In the 1950s, Katherine Johnson (born 1918) worked alongside other women analysing data and performing complex mathematical calculations for NASA (then NACA). Johnson has described her early role as a “computer [who] wore a skirt”, and when she was temporarily reassigned to a flight-research team in 1953, she was the first woman, and also the first person of colour, to join the all-male team. Her proficiency meant that the role was soon made permanent, and she broke down both racial and gender barriers by ensuring that she was included in meetings to which women had never been invited before.
But much of Johnson’s work went uncredited, as women were not allowed to put their names on reports. The first time that Johnson’s name featured on her work was when she completed a report on behalf of a colleague, and the team was left with “no choice,” Johnson said. “I finished the report and my name went on it, and that was the first time a woman in our division had her name on something.” Later, Johnson calculated the trajectories for the first American in space and Apollo 11, plus many more key projections during the space race. Perhaps most indicative of her importance to NASA in the 20th century was astronaut John Glenn’s request that Johnson check the computer calculations before his first orbit around Earth. Johnson and her female, African American NASA colleagues are featured in the 2016 film Hidden Figures, based on the book of the same name.
Arguably the most famous 19th-century female inventor, Margaret Knight (1838-1914) tinkered with creations from a young age, and her first significant invention came when she was a teenager employed at a textile mill. When a shuttle holding yarn flew off one of the looms in the factory and injured a colleague, Knight was inspired to work out a way to cover the shuttle and avoid another incident. Although the resulting invention worked and was copied by many factories, Knight did not file for a patent so she was never compensated.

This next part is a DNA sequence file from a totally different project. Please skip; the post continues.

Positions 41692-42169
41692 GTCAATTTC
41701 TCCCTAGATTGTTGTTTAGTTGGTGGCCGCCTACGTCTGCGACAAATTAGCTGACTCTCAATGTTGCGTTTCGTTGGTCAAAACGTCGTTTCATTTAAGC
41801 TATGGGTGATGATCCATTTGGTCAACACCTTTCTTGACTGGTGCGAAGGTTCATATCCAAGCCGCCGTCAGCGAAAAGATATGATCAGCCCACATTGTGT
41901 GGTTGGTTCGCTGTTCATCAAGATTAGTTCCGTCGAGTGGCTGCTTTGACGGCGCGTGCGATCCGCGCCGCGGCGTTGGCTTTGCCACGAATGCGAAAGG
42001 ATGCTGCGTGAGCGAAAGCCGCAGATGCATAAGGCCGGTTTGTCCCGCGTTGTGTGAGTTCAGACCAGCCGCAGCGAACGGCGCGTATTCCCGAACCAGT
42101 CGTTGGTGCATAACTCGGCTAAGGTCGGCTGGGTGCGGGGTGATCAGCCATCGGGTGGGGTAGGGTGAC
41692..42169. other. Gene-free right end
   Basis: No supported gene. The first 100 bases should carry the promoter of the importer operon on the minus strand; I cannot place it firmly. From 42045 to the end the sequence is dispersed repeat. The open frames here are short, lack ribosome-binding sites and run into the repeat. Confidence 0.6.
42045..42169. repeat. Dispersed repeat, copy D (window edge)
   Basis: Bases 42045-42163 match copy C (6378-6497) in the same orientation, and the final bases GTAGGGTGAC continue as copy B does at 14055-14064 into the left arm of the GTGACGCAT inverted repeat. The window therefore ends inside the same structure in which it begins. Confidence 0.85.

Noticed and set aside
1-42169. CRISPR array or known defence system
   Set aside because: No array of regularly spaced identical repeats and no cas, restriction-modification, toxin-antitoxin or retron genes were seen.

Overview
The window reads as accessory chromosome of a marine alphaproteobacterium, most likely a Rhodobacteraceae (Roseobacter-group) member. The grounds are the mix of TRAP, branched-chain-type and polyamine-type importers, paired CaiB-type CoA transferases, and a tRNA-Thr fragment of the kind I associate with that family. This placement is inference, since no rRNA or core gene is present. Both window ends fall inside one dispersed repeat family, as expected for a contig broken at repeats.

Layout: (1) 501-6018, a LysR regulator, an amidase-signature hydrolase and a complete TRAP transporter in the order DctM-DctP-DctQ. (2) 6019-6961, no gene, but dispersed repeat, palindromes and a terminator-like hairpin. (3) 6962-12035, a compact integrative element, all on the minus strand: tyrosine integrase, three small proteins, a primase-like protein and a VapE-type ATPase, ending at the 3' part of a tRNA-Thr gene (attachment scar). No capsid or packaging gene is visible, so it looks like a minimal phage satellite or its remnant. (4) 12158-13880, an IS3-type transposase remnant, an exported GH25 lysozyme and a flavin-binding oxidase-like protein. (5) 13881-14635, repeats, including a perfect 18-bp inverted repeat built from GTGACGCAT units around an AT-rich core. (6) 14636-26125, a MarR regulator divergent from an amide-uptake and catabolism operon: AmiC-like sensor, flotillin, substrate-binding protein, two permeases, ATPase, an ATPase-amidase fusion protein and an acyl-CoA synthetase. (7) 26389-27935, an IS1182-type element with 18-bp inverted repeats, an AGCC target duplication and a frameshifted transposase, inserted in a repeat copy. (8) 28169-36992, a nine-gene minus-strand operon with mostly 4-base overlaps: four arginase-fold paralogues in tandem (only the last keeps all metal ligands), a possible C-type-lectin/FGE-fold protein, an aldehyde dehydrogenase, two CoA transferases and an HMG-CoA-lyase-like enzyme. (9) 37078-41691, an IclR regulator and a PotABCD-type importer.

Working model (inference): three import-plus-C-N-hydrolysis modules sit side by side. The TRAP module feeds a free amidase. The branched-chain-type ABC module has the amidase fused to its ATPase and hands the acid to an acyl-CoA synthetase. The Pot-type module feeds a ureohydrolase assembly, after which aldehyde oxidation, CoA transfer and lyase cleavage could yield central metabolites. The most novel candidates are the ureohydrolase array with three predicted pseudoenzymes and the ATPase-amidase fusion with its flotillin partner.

More significantly, in the late 1860s Knight began to work at the Columbia Paper Bag Company, where she invented a machine to create flat-bottomed paper bags, a style that is still in use today. (Prior to this, paper bags had been similar in style to envelopes.) But her idea was stolen and patented by Charles Annan, who was in the factory when the machine was built. Knight challenged Annan with a lawsuit, and in 1871 she was awarded the patent. In fact, Knight filed a total of 27 patents, but she didn’t receive due credit or compensation during her lifetime. In the local obituary after her death, Knight’s inventions were once again eclipsed by a man, as she was described as the “woman Edison”.
In 2018, Denise Scott Brown (born 1931) was awarded the Soane Medal for the “global influence” of her contribution to architecture. This individual recognition lies in stark contrast to the 1991 Pritzker Architecture Prize, which was awarded to Scott Brown’s husband, Robert Venturi, for work on which they had collaborated equally. Scott Brown did not attend the presentation, and when the organisation was challenged on its decision, it claimed that the award could be given only to a single person – only for it to emerge that in 1988 two men had received the prize jointly. But Scott Brown’s name has still been left off the award, and as recently as 2013 a petition to retroactively award her the prize was rejected.
Despite being a co-partner in their architecture firm, Scott Brown found that her work alongside her husband was often attributed to him alone, and she has been open about her struggles with sexism throughout her career. The architect’s essay “Room at the Top? Sexism and the Star System in Architecture” (1989) discusses the difficulties she faced achieving recognition as a woman in the male-dominated field. She continues to be an active campaigner for equality in architecture and is now considered to be one of the leading architects of the 20th century.